Independent artists like Billy Bragg could find their music removed by Google in a matter of days
Google is flexing its enormous monopolistic arm once again. Robert Kyncl, Google’s head of content and business operations, told the Financial Times the coompany will begin removing independent artists from Youtube “in a matter of days” if they don’t sign Google’s take-it-or-leave-it contract, which allows Google to include their music in their soon-to-be-launched subscription music service.
The Worldwide Independent Music Industry Network (WIN) says Google is forcing independent companies to take far inferior terms than those offered to industry gorillas like Sony and EMI.
According Kyncl, indie companies who are refusing to sign represent a very small segment of the music market. He also makes the rather astonishing claim that it’s Google’s responsibility to strong-arm small publishers into signing the agreements.
“While we wish that we had 100% success rate, we understand that is not likely an achievable goal and therefore it is our responsibility to our users and the industry to launch the enhanced music experience,” Kyncl told the Guardian.
Independent artists and labels apparently see things a bit differently. “I don’t know why they’ve opened this hornet’s nest right now, apart from corporate hubris,” said artist Billy Bragg at a press conference organized by WIN earlier this month. “I don’t think they realise what a stupid thing they’ve done.”
The fact that Google is using its government-protected monopoly in one area (online video) in order to break into the music streaming business should raise a few regulatory eyebrows. Competitors like Spotify and Amazon had no such ability when they made their entry into the marketplace.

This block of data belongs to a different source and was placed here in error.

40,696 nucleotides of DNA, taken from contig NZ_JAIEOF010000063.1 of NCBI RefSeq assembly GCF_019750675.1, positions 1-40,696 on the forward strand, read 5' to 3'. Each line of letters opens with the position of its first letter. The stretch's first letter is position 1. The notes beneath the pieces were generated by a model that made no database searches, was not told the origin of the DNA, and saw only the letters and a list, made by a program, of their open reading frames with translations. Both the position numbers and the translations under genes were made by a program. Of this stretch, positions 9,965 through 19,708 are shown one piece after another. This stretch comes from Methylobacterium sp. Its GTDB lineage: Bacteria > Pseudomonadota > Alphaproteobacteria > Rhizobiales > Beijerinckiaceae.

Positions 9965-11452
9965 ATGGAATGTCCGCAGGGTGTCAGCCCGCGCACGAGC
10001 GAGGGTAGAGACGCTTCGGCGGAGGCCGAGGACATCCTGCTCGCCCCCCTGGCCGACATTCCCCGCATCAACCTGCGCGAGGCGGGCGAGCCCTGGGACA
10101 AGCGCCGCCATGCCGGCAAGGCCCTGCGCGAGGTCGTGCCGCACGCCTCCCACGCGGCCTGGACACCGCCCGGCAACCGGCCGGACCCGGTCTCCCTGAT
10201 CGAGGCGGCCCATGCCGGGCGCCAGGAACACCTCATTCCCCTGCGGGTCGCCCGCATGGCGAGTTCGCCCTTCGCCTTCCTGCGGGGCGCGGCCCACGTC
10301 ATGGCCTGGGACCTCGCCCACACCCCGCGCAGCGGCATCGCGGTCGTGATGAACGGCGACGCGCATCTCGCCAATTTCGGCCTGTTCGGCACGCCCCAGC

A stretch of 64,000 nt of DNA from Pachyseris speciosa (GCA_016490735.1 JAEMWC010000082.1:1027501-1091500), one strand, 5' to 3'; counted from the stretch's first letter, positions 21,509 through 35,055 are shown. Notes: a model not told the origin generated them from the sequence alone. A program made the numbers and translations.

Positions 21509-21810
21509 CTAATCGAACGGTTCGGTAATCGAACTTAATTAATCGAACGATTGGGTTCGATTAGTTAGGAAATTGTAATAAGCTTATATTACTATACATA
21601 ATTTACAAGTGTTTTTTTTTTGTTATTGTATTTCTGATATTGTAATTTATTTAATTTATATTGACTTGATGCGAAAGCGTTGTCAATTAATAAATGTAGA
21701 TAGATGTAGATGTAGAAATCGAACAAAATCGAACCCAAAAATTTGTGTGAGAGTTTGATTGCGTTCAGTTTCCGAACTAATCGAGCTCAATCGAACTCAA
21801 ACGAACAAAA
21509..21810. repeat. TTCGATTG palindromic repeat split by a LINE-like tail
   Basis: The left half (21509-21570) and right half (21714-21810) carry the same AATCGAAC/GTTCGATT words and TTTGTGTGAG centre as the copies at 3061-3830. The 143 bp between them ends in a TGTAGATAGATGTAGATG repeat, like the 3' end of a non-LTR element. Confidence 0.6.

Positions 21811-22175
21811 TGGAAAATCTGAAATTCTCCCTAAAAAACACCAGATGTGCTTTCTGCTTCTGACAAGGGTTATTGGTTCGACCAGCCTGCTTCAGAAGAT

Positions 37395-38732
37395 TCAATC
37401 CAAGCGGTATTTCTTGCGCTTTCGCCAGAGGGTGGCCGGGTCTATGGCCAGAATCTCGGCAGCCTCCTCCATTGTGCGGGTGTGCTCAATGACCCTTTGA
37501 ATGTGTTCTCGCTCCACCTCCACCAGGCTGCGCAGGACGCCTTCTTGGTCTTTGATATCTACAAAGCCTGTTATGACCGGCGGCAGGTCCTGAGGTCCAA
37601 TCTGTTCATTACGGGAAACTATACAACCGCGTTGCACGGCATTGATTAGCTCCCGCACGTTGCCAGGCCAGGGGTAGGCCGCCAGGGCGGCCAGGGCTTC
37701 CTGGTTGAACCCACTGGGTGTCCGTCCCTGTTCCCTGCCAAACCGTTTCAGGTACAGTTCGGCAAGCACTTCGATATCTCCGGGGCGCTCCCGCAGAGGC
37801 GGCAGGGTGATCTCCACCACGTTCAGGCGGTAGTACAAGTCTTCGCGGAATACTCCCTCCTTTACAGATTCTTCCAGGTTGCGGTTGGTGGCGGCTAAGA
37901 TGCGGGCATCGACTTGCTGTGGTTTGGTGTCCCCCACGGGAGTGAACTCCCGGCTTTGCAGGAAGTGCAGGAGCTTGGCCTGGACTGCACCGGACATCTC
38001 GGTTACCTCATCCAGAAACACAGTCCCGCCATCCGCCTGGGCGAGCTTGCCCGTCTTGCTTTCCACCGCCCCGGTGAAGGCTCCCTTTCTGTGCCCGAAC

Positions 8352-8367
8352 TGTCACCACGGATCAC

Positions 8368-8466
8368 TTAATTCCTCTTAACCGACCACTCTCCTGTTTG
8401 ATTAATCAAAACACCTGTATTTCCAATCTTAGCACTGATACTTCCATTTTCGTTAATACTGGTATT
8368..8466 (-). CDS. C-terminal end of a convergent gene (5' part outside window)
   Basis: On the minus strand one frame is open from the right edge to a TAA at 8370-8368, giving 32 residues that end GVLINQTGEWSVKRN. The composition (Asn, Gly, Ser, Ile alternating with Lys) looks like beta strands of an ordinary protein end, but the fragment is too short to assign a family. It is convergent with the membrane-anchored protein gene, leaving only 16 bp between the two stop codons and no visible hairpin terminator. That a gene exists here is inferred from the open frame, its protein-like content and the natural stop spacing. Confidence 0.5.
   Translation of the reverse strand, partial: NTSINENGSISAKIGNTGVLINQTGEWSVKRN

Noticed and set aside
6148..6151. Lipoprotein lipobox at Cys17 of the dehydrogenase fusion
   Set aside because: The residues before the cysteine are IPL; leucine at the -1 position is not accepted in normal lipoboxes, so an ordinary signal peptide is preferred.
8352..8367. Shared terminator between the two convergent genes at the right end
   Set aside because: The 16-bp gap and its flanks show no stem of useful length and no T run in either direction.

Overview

And according to WIN in a letter sent to the FTC, Google is up to its old tricks trying to drive competitors out of the marketplace by using its monopoly to enforce better terms than its competitors, which will significantly lower its costs.
According to our members, the terms currently on offer to Independent companies from YouTube are non-negotiable and highly unfavorable, and in many cases, unworkable (for example insisting on global rights which the Independent may not be able to grant). They also undermine existing rates in the marketplace from music streaming partners such as Spotify, Rdio, Rhapsody and others.
If anyone is looking for the FTC to step in and break up Google’s government-protected monopoly, think again. The FTC basically slapped Google on the wrist early last year for “anticompetitive conduct,” and chose not to take antitrust action.
Moreover, new FTC commissioner Joshua Wright, whose work was financed by Google, has publicly stated that he does not think the FTC should interfere with Google’s government-protected monopoly. (Wright recused himself from all Google decisions for two years, but that period will end at the beginning of nexct year.)
It’s not clear how this move by Google will affect artists who are not affiliated with any music label, but simply want the ability to post their own music on Youtube. Google told Forbes that “Any user-uploaded video of copyrighted content will likely stay up too…though it’s yet to be finalized.”